BTW, I hope that you are making more use of a news aggregator such as Bloglines to capture RSS feeds. Those just getting started, especially if they’ve quickly added quite a few feeds to their aggregator, may be finding themselves spending more time than they anticipated reviewing blogs and reading news stories. While that’s good, because it leads to discovery and innovation, it can also create some stress and pressures on time for other responsibilities. For those feeling this way, I recommend this post on “10 Tips for Effective Blog Reading” which offers good tips for being efficient and saving time when reading blogs and other news sources in an aggregator.

Get Up To Speed Quickly On Adapting To Digital Natives

If you have yet to discover UI Current LIS Clips, described as “a current awareness service for the library and information community”, now is a good time to do so. This publication does an excellent job of summarizing issues and presenting the most salient information in an easy-to-digest format. The latest issue focuses on “Digital Native or Digital Immigrant” and it examines research on ways to bridge the generational divide between academic librarians and the traditional undergraduates they serve. Six different research studies are summarized. Each isolates the key points that each research study suggests for how librarians will want to respond to millennials or rethink their services to better meet the needs of the digital natives.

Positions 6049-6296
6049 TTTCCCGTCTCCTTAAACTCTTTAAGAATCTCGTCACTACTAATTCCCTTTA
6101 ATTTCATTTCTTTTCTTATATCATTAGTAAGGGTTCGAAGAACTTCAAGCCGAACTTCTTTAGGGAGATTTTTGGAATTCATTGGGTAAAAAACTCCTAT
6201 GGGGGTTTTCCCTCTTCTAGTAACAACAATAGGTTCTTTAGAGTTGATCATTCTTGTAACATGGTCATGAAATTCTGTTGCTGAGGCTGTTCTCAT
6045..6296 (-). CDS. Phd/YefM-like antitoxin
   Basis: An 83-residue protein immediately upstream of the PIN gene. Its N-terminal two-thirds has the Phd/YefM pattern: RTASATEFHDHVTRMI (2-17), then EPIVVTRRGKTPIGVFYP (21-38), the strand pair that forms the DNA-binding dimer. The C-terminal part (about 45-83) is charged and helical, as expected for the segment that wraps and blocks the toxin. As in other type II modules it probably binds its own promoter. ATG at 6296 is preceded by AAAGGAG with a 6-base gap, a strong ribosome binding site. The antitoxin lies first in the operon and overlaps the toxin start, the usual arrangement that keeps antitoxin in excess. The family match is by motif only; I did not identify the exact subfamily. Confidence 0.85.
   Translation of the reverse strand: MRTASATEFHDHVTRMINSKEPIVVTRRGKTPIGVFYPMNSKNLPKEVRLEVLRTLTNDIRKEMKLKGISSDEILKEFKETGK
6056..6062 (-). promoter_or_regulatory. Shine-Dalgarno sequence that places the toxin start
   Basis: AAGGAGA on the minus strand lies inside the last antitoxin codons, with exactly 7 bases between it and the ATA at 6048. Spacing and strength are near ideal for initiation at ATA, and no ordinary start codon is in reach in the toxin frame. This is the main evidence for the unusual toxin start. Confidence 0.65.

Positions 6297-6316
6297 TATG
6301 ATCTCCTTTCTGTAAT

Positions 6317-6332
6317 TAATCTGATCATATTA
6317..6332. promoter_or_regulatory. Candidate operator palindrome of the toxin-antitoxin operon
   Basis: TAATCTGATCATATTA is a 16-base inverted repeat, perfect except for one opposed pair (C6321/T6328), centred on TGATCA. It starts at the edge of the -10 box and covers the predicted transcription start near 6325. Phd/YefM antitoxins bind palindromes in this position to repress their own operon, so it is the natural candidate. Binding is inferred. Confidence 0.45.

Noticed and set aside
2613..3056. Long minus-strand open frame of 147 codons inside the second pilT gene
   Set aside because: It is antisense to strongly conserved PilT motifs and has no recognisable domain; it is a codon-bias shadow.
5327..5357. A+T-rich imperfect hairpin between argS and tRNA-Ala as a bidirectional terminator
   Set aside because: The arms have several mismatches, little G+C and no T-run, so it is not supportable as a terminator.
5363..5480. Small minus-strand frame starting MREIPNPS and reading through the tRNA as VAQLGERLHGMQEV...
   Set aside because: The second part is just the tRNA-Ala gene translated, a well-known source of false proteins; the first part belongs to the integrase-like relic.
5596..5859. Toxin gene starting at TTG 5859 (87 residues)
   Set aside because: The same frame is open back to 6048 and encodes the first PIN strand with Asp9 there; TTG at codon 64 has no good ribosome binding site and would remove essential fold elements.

While you are at the UI Current LIS Clips site, take a look at their September 2003 report on Marketing Library Services. While it could probably use an update, I’ve always found it a great resource for ideas and tips for marketing library resources and services.

What Facebook Teaches

Or, more on being welcome at the party.

Today’s Inside Higher Education tells the story of students at Syracuse University being formally disciplined for their postings on Facebook. While you can judge for yourself whether or not free speech is being abridged in Upstate New York, it’s clear that events like this (and similar events, e.g., stories of students losing out on RA positions because their Facebook profiles suggested that they might not be the best candidates): (1) are providing students with real-life context for broadly-conceived information literacy instruction within the context of what was once-referred to as “computer-mediated communication”; and (2) might explain why students are leery of any university organization (even one as student-friendly as the library) trying to communicate with them through FaceBook (“their” space).